“There is a natural progress into adolescents where kids must shed the skin of their own innocence.”

There will come a time when your child will transform from your wide eyed and earnest elementary school sweetie into a too cool for school, preteen eye roller. It may take different forms in different kids, but that little bouncing bubble of sunshine you once thought you knew, will start to take on new proportions of attitude that will seem like a body snatcher has invaded him or her and snatched all the sweetness away.

Oh, it’s still there and you will catch it in the occasional pure moments when they are unguarded and unself-conscious. But most parents I know, find themselves mourning the days of their tweens eager earnestness. Because along with the onset of body stink comes the onset of stink eye being leveled evenly and regularly on the world. They will become experts of all things cool, the only people in the world who truly get humor and every word will now take on a dirty double meaning. In other words, they become total stinkers. Literally and figuratively.

I find, with my almost twelve year old, it comes hand in hand with a healthy degree of humor which makes it far more palatable. So while his proclivities and attitude are certainly saltier, it’s also pretty damn funny. So much so, that his fifth grade teacher recently admitted to often having to turn his head in class after my son makes a certain remark so that the kids don’t see him cracking up.

There is a natural progress into adolescents where kids must shed the skin of their own innocence. They will often cast derision on that part of themselves that they see in other kids who may still believe in Santa or love that silly song from preschool. It is, in part, a letting go of their childhood and at the same time a mourning of this purer part of themselves. The snarky attitude is a rite of passage in discovering who they are, by proclaiming who they are not.

I take my son’s sense of humor as a good sign that he has not become too hardened and cynical in all his 11 years and 9 months. It gives a mother hope that he can still find levity even whilst in the throes of adolescent hormones and navigating the subconscious pain of letting go of his innocence.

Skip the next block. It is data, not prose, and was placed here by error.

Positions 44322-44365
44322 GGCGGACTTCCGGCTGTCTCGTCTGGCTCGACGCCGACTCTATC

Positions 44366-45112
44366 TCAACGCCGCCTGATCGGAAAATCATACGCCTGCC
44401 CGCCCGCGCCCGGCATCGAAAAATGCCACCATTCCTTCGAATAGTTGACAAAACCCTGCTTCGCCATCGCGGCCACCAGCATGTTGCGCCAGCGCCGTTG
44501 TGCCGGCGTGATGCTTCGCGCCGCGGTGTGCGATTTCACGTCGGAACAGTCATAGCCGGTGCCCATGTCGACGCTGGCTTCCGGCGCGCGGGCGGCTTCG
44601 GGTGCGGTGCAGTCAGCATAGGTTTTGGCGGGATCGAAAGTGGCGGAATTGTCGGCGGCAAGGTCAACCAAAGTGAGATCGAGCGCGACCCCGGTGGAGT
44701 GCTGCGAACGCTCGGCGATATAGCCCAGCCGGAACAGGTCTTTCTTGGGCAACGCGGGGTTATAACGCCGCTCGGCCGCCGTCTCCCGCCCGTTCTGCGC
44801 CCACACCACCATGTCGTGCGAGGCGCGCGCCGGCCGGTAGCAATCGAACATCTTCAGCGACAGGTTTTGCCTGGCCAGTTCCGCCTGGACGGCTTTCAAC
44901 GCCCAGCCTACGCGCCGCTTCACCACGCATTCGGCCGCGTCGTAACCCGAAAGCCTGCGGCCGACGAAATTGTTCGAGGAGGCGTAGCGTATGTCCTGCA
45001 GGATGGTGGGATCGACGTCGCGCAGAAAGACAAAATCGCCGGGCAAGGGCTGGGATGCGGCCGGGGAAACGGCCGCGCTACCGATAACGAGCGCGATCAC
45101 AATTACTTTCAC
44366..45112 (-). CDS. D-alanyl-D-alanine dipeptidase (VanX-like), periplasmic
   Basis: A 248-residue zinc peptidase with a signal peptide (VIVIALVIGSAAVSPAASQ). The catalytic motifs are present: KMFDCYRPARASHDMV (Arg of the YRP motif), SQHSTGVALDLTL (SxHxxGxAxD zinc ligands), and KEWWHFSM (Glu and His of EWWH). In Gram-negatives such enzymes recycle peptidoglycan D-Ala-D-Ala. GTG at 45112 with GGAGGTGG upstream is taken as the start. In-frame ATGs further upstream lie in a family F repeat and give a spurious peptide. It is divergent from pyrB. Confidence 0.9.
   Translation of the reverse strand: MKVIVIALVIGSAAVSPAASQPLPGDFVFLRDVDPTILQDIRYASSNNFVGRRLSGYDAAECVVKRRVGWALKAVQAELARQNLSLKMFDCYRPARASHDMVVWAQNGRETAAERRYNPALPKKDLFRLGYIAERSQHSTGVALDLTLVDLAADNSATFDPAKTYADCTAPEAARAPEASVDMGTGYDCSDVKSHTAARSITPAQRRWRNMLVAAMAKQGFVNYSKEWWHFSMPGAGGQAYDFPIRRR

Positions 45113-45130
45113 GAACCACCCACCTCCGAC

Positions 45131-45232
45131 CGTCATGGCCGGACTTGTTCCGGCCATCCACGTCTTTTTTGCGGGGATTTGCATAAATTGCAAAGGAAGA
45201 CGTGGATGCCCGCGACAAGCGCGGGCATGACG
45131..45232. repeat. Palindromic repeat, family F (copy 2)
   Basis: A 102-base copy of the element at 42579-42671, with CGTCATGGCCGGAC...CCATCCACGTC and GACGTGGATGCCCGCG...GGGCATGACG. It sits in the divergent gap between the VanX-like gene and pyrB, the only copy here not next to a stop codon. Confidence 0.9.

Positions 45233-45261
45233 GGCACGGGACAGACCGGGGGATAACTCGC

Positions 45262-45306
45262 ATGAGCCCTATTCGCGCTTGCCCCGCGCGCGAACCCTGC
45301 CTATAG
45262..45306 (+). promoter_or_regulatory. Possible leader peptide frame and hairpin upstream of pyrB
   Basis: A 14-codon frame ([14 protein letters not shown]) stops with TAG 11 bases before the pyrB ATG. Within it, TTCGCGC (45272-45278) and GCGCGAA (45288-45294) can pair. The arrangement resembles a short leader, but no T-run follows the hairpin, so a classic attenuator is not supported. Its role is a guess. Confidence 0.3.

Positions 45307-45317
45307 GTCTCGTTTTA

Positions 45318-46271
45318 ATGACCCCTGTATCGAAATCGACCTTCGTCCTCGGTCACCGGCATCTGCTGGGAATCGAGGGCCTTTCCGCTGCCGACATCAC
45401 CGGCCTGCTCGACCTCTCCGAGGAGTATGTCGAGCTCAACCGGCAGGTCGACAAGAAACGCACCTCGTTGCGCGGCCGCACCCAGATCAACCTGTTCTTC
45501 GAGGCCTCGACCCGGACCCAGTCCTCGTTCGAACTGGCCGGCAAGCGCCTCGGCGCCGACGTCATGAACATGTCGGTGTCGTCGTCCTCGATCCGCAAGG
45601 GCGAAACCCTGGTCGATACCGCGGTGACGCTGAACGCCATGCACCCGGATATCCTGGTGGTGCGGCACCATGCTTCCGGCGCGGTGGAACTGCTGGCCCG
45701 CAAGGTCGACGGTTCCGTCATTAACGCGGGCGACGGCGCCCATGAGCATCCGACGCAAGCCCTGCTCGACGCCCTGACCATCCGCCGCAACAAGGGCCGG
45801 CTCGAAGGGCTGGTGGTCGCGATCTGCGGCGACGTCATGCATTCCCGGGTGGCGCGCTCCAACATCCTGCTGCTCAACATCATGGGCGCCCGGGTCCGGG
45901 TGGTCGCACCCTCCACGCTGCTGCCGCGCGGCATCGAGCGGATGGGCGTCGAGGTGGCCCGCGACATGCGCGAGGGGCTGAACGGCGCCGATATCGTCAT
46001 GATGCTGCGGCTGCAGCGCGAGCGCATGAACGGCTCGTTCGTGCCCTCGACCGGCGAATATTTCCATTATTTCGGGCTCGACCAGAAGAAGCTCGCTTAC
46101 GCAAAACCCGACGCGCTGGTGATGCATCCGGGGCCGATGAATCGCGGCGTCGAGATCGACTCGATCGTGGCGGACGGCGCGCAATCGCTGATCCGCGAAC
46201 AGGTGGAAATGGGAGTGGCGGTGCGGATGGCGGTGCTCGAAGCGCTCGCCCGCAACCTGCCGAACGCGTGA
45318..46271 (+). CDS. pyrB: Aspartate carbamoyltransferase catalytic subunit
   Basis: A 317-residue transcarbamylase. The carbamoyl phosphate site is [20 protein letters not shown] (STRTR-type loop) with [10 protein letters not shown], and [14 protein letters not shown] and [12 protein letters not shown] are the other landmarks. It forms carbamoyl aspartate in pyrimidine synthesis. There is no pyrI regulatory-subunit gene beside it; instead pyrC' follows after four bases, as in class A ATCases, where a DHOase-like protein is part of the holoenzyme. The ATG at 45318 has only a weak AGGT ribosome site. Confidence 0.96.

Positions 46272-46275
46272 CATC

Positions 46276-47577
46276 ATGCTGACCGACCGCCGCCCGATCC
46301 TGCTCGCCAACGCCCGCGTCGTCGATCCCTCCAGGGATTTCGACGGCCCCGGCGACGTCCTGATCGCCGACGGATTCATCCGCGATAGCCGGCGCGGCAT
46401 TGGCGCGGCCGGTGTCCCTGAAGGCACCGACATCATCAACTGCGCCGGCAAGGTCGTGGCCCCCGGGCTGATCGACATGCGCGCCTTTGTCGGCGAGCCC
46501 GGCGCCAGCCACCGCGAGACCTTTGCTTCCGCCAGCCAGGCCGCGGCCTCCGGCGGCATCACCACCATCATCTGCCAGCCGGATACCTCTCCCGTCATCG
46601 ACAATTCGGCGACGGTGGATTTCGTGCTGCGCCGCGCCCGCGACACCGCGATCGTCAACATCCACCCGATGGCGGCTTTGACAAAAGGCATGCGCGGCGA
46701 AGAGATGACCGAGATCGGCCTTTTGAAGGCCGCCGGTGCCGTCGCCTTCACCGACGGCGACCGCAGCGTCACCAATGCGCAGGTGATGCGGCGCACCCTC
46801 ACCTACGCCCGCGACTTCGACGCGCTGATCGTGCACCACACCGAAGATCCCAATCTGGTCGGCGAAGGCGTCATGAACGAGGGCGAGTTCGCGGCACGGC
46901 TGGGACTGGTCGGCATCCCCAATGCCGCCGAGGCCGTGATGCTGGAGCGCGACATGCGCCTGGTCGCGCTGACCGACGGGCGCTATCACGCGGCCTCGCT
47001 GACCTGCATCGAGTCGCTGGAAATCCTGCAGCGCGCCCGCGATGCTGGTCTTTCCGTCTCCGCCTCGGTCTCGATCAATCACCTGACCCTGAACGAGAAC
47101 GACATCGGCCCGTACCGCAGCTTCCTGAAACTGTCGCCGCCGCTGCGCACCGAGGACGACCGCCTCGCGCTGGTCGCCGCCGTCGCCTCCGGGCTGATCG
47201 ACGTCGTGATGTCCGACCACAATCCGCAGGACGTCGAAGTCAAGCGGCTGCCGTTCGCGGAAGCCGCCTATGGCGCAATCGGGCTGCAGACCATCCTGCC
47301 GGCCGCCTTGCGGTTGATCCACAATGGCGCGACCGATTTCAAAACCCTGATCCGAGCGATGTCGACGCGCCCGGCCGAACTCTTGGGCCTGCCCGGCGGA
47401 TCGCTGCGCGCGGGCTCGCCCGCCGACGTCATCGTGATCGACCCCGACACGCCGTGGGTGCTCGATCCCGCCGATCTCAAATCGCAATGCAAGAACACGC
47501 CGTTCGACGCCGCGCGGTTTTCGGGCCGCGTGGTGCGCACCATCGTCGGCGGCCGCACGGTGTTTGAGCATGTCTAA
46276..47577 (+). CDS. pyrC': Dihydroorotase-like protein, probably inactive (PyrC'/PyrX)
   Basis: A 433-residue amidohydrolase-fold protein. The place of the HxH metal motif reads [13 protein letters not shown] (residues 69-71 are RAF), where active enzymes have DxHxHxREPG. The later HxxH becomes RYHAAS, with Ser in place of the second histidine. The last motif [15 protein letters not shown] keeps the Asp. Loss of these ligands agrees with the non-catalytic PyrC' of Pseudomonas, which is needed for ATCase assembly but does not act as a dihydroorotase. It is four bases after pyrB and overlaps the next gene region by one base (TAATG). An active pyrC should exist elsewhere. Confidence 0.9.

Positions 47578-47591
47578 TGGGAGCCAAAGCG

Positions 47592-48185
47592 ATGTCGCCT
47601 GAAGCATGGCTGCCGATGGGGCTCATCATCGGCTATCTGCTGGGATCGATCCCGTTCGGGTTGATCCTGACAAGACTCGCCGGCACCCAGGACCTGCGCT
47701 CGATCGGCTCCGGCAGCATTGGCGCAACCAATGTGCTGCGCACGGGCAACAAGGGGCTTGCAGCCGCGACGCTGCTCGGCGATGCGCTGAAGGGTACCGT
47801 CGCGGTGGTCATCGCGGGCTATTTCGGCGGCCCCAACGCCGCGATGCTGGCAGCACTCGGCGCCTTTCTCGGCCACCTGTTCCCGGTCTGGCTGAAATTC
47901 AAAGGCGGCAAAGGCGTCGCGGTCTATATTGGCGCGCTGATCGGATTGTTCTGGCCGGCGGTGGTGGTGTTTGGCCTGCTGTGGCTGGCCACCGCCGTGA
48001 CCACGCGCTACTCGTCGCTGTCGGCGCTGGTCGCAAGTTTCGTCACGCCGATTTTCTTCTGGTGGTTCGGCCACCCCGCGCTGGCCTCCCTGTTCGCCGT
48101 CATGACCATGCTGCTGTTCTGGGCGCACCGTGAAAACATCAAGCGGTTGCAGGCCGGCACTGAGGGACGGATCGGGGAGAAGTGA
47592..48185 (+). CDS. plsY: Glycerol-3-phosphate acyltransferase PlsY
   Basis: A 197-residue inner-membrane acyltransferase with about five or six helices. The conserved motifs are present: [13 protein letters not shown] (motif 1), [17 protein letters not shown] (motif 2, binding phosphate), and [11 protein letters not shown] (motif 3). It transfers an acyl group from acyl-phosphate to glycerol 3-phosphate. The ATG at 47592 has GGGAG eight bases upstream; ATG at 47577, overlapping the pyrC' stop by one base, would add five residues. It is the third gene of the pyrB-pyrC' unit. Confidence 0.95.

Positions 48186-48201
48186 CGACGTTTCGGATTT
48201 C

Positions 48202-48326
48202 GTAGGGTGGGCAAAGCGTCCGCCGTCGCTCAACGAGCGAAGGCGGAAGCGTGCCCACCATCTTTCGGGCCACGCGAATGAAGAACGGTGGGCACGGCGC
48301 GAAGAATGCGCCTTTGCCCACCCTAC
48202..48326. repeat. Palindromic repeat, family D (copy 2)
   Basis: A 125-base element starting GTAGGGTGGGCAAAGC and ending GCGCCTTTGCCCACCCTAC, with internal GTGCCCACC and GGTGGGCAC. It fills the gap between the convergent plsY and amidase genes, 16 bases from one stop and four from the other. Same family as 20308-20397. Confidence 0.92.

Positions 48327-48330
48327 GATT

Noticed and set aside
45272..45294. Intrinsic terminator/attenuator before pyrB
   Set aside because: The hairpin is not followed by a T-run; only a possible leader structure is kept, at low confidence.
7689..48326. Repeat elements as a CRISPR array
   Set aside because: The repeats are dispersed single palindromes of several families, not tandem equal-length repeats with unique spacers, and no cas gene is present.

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Author: Libby Hudson Lydecker

Libby Hudson Lydecker is a mother of two, a Kundalini Yoga teacher with over a decade of experience, a screenwriter and a Real Mom Daily partner. Libby Serves as the Lifestyle and Wellness Editor for RMD. As Lifestyle and Wellness Editor, Libby brings her wisdom of Kundalini Yoga and holistic life hacks to her articles as well as real world solutions through yoga techniques in her Mindful Mama video series created at RMD. Libby balances her time between her family, teaching Kundalini yoga to women and children, leading women’s yoga retreats in beautiful destinations around the country, writing screenplays and publishing articles for Real Mom Daily. Her ability to balance all of this comes from her strong yoga practice and a stronger sense of humor. Libby relates to Gloria Steinem’s quote, “Writing is the only thing that, when I do it, I don’t feel I should be doing something else.” As well as Yogi Bhajan’s quote, “I don’t believe in miracles, I rely on them.” Libby believes that Real Mom Daily is a forum for women to communicate consciously with kindness, real life perspectives and humor. RMD provides a supportive space for moms to feel understood and share their experiences. “When women gather together in consciousness, we can change the world.” View all posts by Libby Hudson Lydecker

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